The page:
This coming Tuesday, June 4th, I'll be returning to Ottawa to testify to the House of Commons Standing Committee on Justice and Human Rights. Last time I was there, a decade back, it was to trash Canada's ghastly and shameful "hate speech" law, Section 13 - after which, I'm glad to say, Section 13 got repealed by Parliament.
But there are no permanent victories, and thus, the battles of the late oughts being long forgotten, today's Liberal-controlled House is minded to exhume Section 13 and restore it to hideous life. So here we go again. Joining me on Tuesday morning - 8.45am - will be Lindsay Shepherd and my old comrade from the Southam dailies and The National Post, John Robson.
Since my previous appearance, they've moved the committee out of the Houses of Parliament and into the Wellington Building just across the street and a block down. I do hope the move didn't occasion them to do that thing that insecure wanker US senators like Ed Markey apparently require and build themselves some ludicrous podium halfway to the heavens thereby reducing the citizenry before them to irrelevant specks far below. If so, there may be words: In the people's house, the people's legislators should be on the same level as the people.
The hearing is open to the public, so I hope to see at least a few of our Ottawa readers there. For anyone else, I believe you can watch it live on ParlVU and/or CPAC. We'll link to those on the big day.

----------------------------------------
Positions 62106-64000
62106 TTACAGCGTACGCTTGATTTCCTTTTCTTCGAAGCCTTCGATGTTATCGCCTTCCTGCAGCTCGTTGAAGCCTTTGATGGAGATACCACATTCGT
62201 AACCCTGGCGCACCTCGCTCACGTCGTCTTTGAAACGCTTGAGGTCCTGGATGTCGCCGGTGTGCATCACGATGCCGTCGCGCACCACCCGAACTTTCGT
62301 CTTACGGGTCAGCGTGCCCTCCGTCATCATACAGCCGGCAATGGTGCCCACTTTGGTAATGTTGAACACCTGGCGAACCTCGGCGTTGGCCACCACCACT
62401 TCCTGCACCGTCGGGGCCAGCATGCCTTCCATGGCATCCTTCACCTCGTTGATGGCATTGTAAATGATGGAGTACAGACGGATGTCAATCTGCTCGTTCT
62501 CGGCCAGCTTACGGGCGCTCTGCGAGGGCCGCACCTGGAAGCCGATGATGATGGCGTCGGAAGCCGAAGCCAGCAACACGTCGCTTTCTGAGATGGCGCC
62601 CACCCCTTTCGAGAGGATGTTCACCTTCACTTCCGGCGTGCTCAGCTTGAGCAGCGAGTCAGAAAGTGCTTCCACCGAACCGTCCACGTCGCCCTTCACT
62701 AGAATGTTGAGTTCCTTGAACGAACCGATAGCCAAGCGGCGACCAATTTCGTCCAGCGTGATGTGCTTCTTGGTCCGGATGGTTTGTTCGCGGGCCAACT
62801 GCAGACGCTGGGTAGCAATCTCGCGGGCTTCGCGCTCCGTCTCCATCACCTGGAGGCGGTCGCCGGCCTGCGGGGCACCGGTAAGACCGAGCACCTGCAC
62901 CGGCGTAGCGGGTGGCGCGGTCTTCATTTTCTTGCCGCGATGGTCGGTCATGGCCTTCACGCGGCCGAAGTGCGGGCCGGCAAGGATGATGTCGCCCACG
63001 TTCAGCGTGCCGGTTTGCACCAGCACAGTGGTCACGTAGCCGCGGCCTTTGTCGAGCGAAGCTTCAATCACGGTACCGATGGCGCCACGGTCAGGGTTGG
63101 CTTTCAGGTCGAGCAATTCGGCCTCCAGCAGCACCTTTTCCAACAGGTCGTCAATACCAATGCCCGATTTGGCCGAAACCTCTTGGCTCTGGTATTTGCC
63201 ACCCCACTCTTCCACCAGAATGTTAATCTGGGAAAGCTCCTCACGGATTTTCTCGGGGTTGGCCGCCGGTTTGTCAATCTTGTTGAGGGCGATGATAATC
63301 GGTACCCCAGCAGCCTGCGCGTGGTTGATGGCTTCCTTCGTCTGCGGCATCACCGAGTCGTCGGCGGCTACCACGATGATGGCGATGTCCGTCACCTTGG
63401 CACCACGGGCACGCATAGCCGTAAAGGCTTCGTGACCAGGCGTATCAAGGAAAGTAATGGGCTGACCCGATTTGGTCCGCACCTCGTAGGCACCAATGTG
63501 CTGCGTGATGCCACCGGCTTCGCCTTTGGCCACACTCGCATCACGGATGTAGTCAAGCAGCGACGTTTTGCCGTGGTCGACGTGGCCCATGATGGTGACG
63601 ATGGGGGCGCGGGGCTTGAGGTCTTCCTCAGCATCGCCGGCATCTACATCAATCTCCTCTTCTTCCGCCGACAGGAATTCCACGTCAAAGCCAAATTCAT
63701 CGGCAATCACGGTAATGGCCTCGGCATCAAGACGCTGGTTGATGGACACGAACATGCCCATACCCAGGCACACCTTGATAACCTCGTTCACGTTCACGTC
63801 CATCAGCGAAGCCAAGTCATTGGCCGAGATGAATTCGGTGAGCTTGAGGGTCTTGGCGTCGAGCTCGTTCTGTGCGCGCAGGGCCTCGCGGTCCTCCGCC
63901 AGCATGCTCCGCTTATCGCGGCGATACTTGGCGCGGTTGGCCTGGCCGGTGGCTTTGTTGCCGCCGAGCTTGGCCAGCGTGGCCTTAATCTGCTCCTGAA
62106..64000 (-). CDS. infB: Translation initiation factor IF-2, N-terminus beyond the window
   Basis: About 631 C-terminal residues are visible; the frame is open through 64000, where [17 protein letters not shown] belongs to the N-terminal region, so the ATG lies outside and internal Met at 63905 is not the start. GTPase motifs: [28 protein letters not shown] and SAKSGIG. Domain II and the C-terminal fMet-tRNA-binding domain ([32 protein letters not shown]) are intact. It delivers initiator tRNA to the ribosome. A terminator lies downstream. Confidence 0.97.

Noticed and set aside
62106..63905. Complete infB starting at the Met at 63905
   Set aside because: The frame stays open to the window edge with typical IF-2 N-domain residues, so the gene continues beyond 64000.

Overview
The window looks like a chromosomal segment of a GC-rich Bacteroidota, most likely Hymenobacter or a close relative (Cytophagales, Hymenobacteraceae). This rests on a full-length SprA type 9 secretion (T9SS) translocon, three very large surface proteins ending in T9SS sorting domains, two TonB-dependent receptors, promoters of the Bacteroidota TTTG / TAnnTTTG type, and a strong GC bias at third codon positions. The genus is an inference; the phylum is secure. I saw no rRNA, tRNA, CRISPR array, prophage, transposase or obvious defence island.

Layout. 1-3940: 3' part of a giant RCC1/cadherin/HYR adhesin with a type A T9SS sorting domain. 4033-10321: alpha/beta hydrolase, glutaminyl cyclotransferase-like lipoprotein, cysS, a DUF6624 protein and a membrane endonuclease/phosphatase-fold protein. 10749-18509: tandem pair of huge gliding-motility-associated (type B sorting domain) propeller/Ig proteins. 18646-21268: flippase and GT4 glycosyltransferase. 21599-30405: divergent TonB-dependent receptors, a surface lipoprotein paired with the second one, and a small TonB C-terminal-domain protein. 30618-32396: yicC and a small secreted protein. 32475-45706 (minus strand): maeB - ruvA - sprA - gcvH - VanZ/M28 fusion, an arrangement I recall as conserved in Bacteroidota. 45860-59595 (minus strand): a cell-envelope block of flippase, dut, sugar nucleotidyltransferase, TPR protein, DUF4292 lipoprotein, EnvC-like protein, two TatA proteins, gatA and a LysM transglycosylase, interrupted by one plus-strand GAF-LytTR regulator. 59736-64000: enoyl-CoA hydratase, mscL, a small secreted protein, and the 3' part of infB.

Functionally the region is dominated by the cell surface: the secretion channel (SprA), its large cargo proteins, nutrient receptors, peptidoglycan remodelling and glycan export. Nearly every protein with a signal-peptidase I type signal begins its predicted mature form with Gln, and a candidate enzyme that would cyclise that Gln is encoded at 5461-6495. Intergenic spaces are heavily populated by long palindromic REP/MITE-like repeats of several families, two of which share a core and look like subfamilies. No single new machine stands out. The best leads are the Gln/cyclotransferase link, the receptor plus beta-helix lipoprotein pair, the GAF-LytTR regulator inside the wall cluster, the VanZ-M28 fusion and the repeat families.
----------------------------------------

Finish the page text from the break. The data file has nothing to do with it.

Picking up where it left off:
~Back when it was last announced that I was to appear before the Justice Committee, the then "blogosphere" was agog with anticipation. Now "Social Media" has all but completed its task of homogenizing the Internet into a dreary conformity, and the group of independent Canadian writers that played an indispensable role in the repeal of Section 13 have mostly abandoned their blogs - from Deborah Gyapong to Kathy Shaidle. Even Mindy Alter, my favorite online song parodist, seems to have cut back to a more manageable post per quarter. (That said, please welcome back to the ranks Laura Rosen Cohen at her spanking new blogsite.) We would not have won without the rambunctious decentralized organic Internet of the early 21st century. It will be a tougher battle this time.